Camille Paglia was, is and continues to be a contentious figure. She's a feminist who is critical of feminists, a lesbian who openly doesn't like lesbians, and an art historian who is critical of contemporary art. So we were excited to see what this iconoclast would bring to "Glittering Images," her first book on art.
You might say that "Glittering Images" is the anti-art history coffee table book. It takes readers from Ancient Egypt to contemporary Hollywood, illuminating Western art's story along the way through 29 essays. The real Paglia-esque fire, however, kicks in in the final paragraph when she declares George Lucas the greatest artist of our time. To find out more, we asked her a few questions regarding her thoughts on images, technology and arts funding debates. Read on to see the author take us to school:
HP: You've referred to Andy Warhol as a hero, and yet his worldview seems to capture what you despise about contemporary culture with his blasé, bourgeois, insular, irreverent, too-cool-for-school attitude. Do you see Warhol in this way, and if so, why is he your hero?
CP: Warhol had an enormous impact on me as a college student in upstate New York in the 1960s. I have proudly called myself a “Warholite” ever since. It is baffling how Warhol could ever be called “bourgeois” because he was the product of a poor immigrant family in industrial Pittsburgh, and he boldly brought the dissident sexual underground into then-stuffy major museums in both Manhattan and Philadelphia. He surrounded himself with male hustlers, drug addicts, drag queens, and decadent, androgynous socialites. Warhol was openly gay long before the birth of the gay liberation movement. He was contemptuously ostracized as “swish” by closeted gay artists like Jasper Johns and Robert Rauschenberg in New York.
Neither would I accept the term “blasé” about Warhol, since that implies a far more sophisticated and affectedly fatigued persona than the one he projected. A colleague said that Warhol pretended to be “the village idiot” — that is, a dysfunctional, marginalized, passive observer of society. Warhol’s primary response to anything that interested him was “Wow” — the exact opposite of blasé. He was a voyeur who voraciously consumed mass media and who identified himself with the popular audience. Many of his early large-scale pictures were blow-ups of tabloid newspaper photos of automobile or airplane accidents. What he was demonstrating was the saturation of society by the sensationalistic visuals of modern media — a return to a primitive form of consciousness that pre-dated literacy.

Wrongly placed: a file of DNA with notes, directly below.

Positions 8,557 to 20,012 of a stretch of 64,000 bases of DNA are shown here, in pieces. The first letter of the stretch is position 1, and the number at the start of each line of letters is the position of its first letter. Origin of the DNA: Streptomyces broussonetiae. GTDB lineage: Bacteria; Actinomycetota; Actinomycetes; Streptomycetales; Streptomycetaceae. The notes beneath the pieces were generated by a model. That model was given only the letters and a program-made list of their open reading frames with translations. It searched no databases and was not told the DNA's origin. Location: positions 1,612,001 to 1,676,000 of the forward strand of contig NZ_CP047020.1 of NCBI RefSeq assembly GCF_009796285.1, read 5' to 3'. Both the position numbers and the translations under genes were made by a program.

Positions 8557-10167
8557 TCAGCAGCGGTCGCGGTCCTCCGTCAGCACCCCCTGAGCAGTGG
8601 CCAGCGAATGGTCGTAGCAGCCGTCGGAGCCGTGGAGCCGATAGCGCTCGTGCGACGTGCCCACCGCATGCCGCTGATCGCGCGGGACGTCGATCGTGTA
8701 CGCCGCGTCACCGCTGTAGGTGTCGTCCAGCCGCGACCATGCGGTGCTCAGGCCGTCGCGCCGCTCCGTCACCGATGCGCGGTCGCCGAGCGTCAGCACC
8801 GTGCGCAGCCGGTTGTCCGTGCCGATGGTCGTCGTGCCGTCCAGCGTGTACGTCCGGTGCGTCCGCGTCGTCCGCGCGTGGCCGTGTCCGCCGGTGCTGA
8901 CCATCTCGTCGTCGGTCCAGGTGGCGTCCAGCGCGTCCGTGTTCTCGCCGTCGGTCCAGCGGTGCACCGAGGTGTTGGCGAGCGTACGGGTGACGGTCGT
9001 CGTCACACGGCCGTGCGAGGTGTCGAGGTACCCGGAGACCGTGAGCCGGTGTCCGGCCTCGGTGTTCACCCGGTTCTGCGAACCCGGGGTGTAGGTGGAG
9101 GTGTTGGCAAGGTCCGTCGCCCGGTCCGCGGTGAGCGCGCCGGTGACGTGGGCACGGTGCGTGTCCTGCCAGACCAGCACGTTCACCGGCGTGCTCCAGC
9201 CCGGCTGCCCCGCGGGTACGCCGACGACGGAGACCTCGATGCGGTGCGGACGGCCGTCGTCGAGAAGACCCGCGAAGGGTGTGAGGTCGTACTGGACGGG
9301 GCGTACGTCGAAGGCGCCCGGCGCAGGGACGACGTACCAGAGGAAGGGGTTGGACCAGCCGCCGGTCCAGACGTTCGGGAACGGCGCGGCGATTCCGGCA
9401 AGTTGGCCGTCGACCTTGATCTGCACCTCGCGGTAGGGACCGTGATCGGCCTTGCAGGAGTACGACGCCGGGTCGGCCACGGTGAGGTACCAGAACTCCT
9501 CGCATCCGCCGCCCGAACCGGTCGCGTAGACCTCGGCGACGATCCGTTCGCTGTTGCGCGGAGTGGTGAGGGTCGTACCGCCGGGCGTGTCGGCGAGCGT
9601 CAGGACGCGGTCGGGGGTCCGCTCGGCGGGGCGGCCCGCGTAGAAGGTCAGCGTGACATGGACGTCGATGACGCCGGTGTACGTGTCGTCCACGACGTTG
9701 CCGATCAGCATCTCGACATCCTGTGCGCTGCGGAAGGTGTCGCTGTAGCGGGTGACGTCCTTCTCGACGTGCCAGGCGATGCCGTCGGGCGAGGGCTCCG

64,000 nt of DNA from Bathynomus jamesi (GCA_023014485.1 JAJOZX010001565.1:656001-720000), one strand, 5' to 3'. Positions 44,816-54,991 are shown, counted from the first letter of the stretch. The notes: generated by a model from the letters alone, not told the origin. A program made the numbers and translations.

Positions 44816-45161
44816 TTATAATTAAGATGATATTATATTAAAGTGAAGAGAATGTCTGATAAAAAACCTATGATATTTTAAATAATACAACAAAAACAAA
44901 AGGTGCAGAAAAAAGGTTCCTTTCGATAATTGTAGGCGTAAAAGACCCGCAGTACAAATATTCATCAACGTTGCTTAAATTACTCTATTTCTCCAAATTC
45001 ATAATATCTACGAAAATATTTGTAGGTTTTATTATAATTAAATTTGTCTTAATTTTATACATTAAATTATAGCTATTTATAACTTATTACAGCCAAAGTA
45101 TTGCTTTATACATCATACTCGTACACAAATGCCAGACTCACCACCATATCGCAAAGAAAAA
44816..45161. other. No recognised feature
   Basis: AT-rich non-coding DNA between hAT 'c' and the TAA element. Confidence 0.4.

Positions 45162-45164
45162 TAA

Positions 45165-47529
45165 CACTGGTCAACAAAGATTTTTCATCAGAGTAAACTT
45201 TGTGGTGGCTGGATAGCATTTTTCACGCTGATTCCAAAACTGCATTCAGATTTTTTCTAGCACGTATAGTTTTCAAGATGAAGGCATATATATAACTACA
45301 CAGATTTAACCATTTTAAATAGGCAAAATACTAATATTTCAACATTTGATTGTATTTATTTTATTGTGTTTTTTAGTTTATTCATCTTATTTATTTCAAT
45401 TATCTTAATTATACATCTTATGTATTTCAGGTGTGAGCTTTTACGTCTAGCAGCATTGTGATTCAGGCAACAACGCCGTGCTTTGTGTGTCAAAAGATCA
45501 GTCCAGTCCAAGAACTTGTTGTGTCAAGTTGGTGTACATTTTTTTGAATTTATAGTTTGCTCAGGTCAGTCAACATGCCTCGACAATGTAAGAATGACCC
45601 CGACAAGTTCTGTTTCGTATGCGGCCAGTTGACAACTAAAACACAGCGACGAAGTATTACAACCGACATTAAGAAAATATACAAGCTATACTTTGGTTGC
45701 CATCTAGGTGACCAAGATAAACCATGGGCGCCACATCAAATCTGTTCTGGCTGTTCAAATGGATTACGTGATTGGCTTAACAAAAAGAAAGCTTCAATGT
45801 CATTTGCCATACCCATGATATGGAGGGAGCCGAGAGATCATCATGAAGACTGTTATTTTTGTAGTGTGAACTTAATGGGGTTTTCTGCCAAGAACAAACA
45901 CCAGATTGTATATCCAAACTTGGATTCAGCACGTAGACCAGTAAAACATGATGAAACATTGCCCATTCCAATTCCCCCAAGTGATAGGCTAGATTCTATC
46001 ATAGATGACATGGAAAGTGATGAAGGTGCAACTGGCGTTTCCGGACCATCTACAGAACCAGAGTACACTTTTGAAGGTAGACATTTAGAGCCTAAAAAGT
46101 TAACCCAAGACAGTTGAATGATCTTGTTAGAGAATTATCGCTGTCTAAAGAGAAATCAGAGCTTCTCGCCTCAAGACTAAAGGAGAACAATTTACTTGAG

To continue with the adjectives you have proposed, I see nothing “irreverent” in Warhol either. On the contrary, he transferred the religiosity of his youth in Eastern Rite Catholicism to his passionate reverence for Hollywood stars like Elizabeth Taylor and Marilyn Monroe, whom he turned into shimmering saints in an updated Byzantine style. “Marilyn Diptych”, the subject of a chapter in my book, is really a giant icon screen like the one in Warhol’s baptismal church in Pittsburgh. Similarly, those who see irony in Warhol’s acrylic paintings of Campbell’s soup cans are simply imposing their own contemporary preconceptions backwards onto him. Warhol, who began his career as a commercial illustrator, loved brand-name logos and saw them as modern heraldry. Campbell’s soup cans were beautiful to him — exactly as they were to me as a child growing up in the sooty factory town of Endicott, New York. I used to cut out colorful logos from magazine ads and play with them like paper dolls.
Warhol’s experimental films were also crucial in shaping my sensibility. I am not referring to the later, well-known feature-length color films directed by Paul Morrissey but to Warhol’s grainy, improvised, black-and-white short films, which have strangely never been released on DVD (though they are available for viewing at the Andy Warhol Museum in Pittsburgh). The one that hit me like a thunderbolt in college was “Harlot” (1965), where a lounging drag queen in a blonde wig slowly peels and eats a banana, while hunky bystanders gradually shift position; the soundtrack is simply off-screen banter in campy male voices. This parody of Hollywood sex queens — simultaneously trashy and sublimely cultic— seemed like a dream vision, revealing the deep structure of popular imagination, with its adulation of stars of both sexes. The last of Warhol’s great films was Chelsea Girls (1966), a three-and-a-half-hour split-screen epic that mesmerizingly alternated between the banal and the surreal.
In short, Warhol’s callow imitators may be blasé, bourgeois, insular, and irreverent, but he certainly was not.